Stadia fired its devs before they could fix their buggy games

With no one left to troubleshoot first-party games, players are left yelling into the void.


Google’s Stadia cloud gaming platform has had a barely competent first year of life, leading to the shuttering of its in-house game development studios earlier this month. As if the service's existing problems weren’t enough, the mass layoffs caused by the closure of its in-house development studios have left players without a way to troubleshoot its many, many bugs.

A new report from Kotaku details the saga through which Stadia players have found themselves journeying just to find support for in-game bugs on the platform. The report centers on Typhoon Studios’ Journey to the Savage Planet, one of the few free games included with the $10-per-month Stadia Pro subscription.

Journey to the Savage Planet is, by all accounts, a fun game made frustrating by a series of bugs and crashes. To get game bugs addressed, users would normally report bugs to the developer, but what happens when there's no one to report them to, as is happening with Stadia?

You can see how players might find it problematic, then, if that customer support personnel were to suddenly… no longer exist. With no way to report bugs or otherwise contact devs for help, Stadia players are left with plenty of frustrations and next to no possibility of future fixes.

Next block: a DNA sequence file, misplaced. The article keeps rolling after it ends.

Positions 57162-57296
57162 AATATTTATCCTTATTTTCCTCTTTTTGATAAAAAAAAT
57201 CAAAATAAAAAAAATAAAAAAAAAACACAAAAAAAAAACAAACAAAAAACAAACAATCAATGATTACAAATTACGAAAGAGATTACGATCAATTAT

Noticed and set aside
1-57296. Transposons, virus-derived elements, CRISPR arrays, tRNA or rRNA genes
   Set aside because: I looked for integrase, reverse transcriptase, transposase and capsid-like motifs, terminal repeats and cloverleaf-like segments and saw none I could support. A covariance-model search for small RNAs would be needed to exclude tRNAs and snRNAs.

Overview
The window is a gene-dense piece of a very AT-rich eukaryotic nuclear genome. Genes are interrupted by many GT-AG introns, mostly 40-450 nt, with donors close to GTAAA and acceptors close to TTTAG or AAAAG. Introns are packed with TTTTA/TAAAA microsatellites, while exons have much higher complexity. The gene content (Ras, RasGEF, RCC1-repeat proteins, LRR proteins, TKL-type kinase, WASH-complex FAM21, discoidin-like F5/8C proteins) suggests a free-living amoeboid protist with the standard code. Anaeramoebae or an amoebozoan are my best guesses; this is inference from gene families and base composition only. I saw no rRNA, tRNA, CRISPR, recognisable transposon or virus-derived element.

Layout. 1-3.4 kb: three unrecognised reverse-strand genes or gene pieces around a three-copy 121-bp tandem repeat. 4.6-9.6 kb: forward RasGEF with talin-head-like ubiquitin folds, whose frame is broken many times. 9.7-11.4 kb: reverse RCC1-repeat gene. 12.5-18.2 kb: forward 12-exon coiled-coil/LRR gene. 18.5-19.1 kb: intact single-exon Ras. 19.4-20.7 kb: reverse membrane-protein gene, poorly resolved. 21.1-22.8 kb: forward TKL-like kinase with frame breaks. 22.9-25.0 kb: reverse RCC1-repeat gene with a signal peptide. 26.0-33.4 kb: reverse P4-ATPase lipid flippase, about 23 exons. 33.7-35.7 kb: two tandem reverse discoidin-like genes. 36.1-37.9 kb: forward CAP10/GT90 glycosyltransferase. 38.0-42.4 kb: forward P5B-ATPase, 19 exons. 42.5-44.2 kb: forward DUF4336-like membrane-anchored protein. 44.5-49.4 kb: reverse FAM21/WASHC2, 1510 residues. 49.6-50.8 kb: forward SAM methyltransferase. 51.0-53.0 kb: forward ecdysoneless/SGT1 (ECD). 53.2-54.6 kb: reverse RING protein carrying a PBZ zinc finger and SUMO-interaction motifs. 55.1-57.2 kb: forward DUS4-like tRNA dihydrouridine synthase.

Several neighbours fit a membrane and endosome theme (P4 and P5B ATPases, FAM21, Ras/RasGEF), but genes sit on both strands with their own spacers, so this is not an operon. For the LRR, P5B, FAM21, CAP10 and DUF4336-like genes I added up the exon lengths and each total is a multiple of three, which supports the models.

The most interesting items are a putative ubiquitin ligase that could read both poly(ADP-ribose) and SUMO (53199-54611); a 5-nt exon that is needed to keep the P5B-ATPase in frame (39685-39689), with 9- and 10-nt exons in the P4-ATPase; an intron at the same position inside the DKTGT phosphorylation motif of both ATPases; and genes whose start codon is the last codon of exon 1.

Yelling into the void — Frustrated Journey to the Savage Planet players have tried just about every route to reach the game’s developers, and each has been unhelpful in its own unique way.

Reddit, via Kotaku

Stadia suggested to one player that they reach out to 505 Games, the game’s publisher. When they did so, the company said it had no way to help. “Unfortunately, there is nothing we can do from our end right now since all of the game code and data on Stadia is owned by Google,” a 505 Games support person said.

Reddit, via Kotaku

A few days later, another support staffer from 505 Games reached out asking the user to remind Stadia that, actually, Google is technically the publisher and therefore should be responsible for the situation at hand. But Google had just fired anyone at Typhoon who may have been able to help. And thus its players that are left in the lurch.

The beginning of the end — Google’s decision to close Stadia’s dedicated game-development studios likely made the most sense for the company financially. Stadia games haven’t exactly been raking in the big bucks. Sticking with third-party titles like Cyberpunk 2077 is probably the best financial decision for Google.

The problem is, Stadia players are left with an even more unsatisfying gaming experience because of that decision. Those who have invested in Stadia the most, either by purchasing first-party games on the platform or subscribing to Stadia Pro, will run into the most difficulties of the Journey to the Savage Planet variety.

The line between supporting consumers and protecting your own profits is tricky, but choosing finances doesn’t sit as well when you continue to hype your platform up until the week before shutting down key parts of it.